A gold star for City National …

When a chief executive’s contract is renewed, we tend to see pay rise, perks expand and change-in-control provisions become more generous. So we admit to being a little surprised when we saw the new agreement City National (CYN) inked with its chairman and CEO, Russell Goldsmith.

The agreement was disclosed in an 8-K filed on Tuesday, and it reined in the perks and protections, on not just one but several fronts.

Goldsmith’s pay did go up up, but modestly (by executive standards, anyway): His salary rose to $980,000 from $978,528. His target bonus stayed roughly level at $1.5 million for this year, rising to $1.7 million next year and thereafter. His target equity award rose to $2.64 million from $2.35 million, but now is tied to performance goals. Stock options also rose somewhat going forward.

There’s a clawback provision — not terribly unusual anymore, and this one covers only “excess compensation resulting from materially inaccurate financial statements or any other materially inaccurate performance metric criteria” — so if the financials are bad but it doesn’t translate directly into more pay there’s no clawback.

But on change-in-control provisions, the company seems to have really gone to town: The company won’t pay excise taxes on any golden parachute payments anymore, and it will no longer give him a chance to quit (with severance) in the thirteenth month after a change in control. Severance calculations would be based on his target bonus, instead of his highest recent bonus, and to receive the payout, he’d have to lose his job — a “single trigger” of just a change in control wouldn’t be enough.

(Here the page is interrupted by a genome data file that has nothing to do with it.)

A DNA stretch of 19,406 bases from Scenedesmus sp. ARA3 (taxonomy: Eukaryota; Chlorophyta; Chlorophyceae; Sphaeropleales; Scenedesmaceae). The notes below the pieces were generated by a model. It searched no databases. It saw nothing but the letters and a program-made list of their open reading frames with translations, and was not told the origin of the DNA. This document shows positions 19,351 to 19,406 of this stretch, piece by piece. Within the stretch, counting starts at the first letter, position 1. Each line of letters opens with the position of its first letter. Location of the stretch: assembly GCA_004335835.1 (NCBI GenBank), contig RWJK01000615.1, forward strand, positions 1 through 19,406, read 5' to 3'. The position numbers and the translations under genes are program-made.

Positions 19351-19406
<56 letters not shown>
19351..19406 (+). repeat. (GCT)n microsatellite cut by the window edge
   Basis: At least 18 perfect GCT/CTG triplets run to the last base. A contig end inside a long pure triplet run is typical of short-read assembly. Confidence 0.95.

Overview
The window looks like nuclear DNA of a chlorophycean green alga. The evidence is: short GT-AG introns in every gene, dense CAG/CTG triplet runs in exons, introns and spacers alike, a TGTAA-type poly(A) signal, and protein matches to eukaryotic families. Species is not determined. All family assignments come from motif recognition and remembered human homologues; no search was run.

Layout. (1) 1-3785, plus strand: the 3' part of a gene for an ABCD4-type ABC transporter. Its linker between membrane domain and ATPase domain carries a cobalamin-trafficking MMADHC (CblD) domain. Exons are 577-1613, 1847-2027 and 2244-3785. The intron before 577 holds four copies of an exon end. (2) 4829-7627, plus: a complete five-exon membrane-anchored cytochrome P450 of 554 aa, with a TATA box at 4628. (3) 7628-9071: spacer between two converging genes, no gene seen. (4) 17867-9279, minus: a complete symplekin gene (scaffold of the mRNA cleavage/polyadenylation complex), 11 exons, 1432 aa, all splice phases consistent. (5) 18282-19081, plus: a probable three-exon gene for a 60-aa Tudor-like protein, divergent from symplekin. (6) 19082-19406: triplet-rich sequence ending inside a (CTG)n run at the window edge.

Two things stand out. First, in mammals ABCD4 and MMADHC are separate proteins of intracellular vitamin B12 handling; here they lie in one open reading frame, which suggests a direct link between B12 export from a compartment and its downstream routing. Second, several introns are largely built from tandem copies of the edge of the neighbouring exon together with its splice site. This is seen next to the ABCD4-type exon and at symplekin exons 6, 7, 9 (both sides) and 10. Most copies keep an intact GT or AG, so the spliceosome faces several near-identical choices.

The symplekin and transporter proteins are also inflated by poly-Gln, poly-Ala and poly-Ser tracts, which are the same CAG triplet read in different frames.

The company also tightened the terms for termination absent some sort of deal. Goldsmith would no longer receive extra pension credits on termination without cause, and any payout here would also be based on his target bonus (instead of his highest one). If he’s shown the door after the new four-year contract expires, he gets a year’s pay as severance — but he no longer is entitled to three years’ pay if his contract is simply not renewed.

What makes this all the more remarkable is that City National’s shares haven’t been doing all that badly of late; net income in 2009, however, took a dive from 2008.

As is often the case with the gold stars that we hand out, we can’t promise that City National and Goldsmith are doing everything right. But when it comes to the changes laid out in this 8-K, we like what we see. And it deserves at least a little recognition.


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